Winter is once again upon us, bringing the sub-zero temperatures many dread. It is also the time when organizations with vacant or seasonal properties need to look at taking the right steps to protect their buildings from weather-related issues.
Water damage is one of the most common problems in buildings that do not see regular occupancy. Water can do a huge amount of damage to a building in a short period of time. It can severely damage floors, drywall, and electrical wiring. Water has a way of getting into every nook and cranny a building has.
The first step in preparing a vacant or seasonal building for winter is to turn off its main water supply and drain all the lines completely. These steps help prevent lines from freezing and bursting, plus prevent a large discharge of water should the plumbing fail in the cold. Once the main water supply is turned off, very little water can escape, thus limiting or outright preventing any damage.
Once the water is off, it is safe to reduce or turn off the heat in the building.
The second step is to unplug all appliances. This protects appliances in the event of power surges or lighting strikes, which, though rare, can cause costly damage. Depending on the building’s location and the availability of the shut off, it may also be worth turning off the power. This could be as simple as turning off all the electrical breakers.
The third step is to go through the building and ensure that all windows and outside doors are locked. This will deter trespassing while the building is unoccupied and deter animals who may see it as an attractive place to spend the winter months.
Finally, we recommend removal of all garbage in and around the building. This limits the chance of a fire in the event the trash contains combustibles.
We always suggest using checklists to make sure winter preparations for the building are complete and everything is done properly.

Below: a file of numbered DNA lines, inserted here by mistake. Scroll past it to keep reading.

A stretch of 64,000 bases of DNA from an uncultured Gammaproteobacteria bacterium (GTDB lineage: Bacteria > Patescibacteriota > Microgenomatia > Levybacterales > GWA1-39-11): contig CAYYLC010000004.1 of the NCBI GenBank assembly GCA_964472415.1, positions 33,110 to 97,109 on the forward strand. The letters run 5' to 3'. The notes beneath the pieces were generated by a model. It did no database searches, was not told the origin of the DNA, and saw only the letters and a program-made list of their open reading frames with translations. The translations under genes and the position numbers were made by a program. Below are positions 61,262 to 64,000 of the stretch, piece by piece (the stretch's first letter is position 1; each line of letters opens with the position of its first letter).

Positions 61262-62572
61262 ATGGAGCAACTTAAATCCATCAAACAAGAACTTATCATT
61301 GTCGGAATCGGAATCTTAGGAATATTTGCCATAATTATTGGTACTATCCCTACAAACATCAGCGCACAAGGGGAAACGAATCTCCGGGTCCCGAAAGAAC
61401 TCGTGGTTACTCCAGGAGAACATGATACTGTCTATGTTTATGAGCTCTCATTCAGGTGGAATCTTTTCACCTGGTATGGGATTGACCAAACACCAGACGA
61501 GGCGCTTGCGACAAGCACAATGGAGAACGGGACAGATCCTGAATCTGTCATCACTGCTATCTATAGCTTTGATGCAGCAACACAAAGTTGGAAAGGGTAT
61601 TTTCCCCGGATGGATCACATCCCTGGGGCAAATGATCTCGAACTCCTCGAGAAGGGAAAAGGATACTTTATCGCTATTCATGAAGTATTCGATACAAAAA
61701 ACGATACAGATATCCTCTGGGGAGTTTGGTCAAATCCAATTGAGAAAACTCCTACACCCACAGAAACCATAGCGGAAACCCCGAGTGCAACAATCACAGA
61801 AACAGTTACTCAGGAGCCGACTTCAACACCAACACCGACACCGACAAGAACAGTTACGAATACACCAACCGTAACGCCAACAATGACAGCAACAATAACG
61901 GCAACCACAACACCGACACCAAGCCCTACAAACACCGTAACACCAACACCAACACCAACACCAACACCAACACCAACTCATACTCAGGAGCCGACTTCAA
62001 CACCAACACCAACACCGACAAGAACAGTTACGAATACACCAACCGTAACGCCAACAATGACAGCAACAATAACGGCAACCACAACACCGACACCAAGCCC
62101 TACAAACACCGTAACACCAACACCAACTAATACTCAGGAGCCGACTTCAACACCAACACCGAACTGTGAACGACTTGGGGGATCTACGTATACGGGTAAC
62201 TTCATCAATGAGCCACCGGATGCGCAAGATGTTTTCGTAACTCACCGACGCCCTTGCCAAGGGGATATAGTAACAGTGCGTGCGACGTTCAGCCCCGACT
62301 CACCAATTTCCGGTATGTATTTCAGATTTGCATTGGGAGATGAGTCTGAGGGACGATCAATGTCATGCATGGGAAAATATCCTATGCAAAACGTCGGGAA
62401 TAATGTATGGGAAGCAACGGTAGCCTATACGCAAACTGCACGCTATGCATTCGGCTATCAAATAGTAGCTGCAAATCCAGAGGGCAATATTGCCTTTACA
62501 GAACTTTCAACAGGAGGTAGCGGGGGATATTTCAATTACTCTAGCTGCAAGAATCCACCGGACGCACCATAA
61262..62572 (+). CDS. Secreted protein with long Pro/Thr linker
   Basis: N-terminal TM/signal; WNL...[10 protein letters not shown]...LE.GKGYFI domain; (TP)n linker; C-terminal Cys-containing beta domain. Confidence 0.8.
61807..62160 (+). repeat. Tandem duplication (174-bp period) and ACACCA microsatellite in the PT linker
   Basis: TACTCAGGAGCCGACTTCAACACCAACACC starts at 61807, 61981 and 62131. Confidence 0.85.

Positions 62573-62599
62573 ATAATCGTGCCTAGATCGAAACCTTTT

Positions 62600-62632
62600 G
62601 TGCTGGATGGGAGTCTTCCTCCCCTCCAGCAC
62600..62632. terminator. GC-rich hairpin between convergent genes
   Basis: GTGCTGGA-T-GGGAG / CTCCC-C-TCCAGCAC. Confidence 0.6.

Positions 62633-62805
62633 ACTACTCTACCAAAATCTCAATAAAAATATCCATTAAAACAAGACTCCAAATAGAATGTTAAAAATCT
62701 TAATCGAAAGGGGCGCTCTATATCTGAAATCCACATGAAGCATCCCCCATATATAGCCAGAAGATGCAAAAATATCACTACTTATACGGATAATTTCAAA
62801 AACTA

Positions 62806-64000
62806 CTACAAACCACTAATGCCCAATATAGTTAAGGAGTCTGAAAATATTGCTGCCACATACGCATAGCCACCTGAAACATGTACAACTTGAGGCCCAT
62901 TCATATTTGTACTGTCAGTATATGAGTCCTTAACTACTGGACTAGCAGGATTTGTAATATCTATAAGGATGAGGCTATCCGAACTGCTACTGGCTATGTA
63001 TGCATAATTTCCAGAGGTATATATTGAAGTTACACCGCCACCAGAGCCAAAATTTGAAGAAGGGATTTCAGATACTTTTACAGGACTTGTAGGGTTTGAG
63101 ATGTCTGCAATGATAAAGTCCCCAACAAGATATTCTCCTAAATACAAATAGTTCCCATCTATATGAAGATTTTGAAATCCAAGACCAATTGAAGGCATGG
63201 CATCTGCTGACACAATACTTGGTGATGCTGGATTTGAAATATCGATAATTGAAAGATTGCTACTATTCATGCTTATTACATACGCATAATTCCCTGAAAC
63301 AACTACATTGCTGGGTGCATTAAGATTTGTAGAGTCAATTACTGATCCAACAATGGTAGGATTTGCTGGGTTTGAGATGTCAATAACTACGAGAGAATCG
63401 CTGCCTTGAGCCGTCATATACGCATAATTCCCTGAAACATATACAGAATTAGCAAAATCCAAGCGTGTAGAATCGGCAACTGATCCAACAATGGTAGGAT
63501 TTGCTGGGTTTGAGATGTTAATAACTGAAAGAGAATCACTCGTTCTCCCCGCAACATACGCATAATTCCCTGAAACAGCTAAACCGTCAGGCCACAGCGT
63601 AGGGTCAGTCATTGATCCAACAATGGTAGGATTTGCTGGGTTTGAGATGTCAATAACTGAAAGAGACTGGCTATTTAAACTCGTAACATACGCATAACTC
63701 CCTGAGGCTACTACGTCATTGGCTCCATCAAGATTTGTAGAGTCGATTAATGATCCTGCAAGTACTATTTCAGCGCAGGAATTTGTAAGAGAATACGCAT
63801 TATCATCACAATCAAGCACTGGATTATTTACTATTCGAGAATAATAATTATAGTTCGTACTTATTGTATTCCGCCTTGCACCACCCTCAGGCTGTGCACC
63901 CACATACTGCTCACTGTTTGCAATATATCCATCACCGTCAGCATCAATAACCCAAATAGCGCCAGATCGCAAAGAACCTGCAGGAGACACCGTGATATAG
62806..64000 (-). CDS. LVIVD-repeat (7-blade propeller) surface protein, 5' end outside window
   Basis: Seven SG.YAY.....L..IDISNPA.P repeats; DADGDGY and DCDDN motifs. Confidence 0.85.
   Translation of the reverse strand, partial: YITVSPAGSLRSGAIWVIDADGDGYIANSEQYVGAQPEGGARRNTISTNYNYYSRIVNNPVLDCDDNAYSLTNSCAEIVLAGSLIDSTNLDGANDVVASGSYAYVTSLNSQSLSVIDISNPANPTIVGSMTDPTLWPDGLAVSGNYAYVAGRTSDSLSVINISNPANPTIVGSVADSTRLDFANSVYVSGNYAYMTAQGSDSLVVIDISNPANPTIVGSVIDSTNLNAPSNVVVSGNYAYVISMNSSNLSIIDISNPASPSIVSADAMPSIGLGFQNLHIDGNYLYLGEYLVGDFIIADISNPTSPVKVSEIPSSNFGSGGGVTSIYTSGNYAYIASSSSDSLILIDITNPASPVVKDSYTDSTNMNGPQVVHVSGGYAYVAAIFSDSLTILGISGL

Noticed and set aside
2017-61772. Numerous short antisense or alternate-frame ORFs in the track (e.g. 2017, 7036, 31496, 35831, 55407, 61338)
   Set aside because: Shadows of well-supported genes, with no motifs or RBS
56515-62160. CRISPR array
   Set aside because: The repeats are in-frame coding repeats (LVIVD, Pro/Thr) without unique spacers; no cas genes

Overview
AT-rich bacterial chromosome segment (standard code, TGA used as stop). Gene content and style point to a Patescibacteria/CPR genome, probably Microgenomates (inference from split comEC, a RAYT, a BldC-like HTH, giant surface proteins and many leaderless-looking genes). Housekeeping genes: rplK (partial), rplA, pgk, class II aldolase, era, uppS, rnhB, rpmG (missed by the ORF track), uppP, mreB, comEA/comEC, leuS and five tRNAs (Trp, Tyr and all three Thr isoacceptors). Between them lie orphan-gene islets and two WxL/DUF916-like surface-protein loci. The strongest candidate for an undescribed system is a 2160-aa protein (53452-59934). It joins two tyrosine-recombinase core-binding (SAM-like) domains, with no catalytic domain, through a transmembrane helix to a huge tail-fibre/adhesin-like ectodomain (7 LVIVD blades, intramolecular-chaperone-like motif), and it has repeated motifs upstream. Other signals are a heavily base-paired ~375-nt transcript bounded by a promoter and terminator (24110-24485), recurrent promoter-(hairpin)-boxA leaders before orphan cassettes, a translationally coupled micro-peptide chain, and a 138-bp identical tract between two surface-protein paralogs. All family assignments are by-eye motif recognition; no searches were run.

No one wants to come back in the spring to discover a building needs major repairs. Following the above steps will greatly reduce the risk of an incident during the cold winter months.
Rural Alberta has a strong voice at the FCM Board of Directors and Committee Tables
The Federation of Canadian Municipalities (FCM) Board of Directors is comprised of elected municipal officials and affiliate members from all regions and various-sized communities across Canada. The FCM Board meets quarterly to develop policy position on key national municipal issues and sets priorities that reflect the concerns of municipal governments and FCM’s affiliate members.
Rural Alberta is well represented at FCM board meetings at both the board and committee levels. RMA members appointed to the FCM Board and committees include:
Al Kemmere, RMA – FCM Board Member
AnnLisa Jensen Parkland County – FCM Board Member
Krista Balsom, RM of Wood Buffalo
Katie Berghofer, Strathcona County
Wayne Bokenfohr, Sturgeon County
Robin Kurpjeweit, Cypress County
Steve Upham, County of St Paul
Taneen Rudyk, Councillor with the Town of Vegreville, is also an active member of the FCM Board of Directors and a strong advocate for rural Alberta. These representatives bring the rural perspective to committee and board discussions, championing the need for a rural lens to be applied to policy discussions. While not all positions are in unison with the final positions of FCM, the rural voice is definitely at the table.
The recent FCM board meeting in September included discussions on the FCM’s annual general meeting that was hosted in Quebec City in June and was also the forum to establish directions for the upcoming year. Election readiness discussions were also at the forefront, which ended up delivering in real time with the federal writ being dropped during the FCM board meeting. The FCM’s Federal Election platform has been delivered to members through the Contact newsletter but is also available here.
In the attached FCM Report to Council, the various resolutions passed are identified, in addition to other items that will be of interest. Of note, new FCM membership fees received approval by the Board in response to the increased workload that the Board has prioritized in an attempt to raise the profile and importance of municipalities in the eyes of the federal government. Board and committee members believe we have seen the results in this with the numerous municipal programs that have been announced over the last five and six years. Further, increased investment in federal advocacy has resulted in more funding for local governments, including the $2.2 billion doubling of the Gas Tax Fund, increased investment in the Green Municipal Fund, the Municipalities for Climate Innovation Program, and the Municipal Asset Management Program. The FCM has also been a strong advocate for the need for broadband access for rural, remote, and northern communities, and federal government announcement of a coordinated national broadband strategy that would deliver up to $6 billion in investments in rural broadband over the next 10 years, prioritizes universal internet for all Canadians.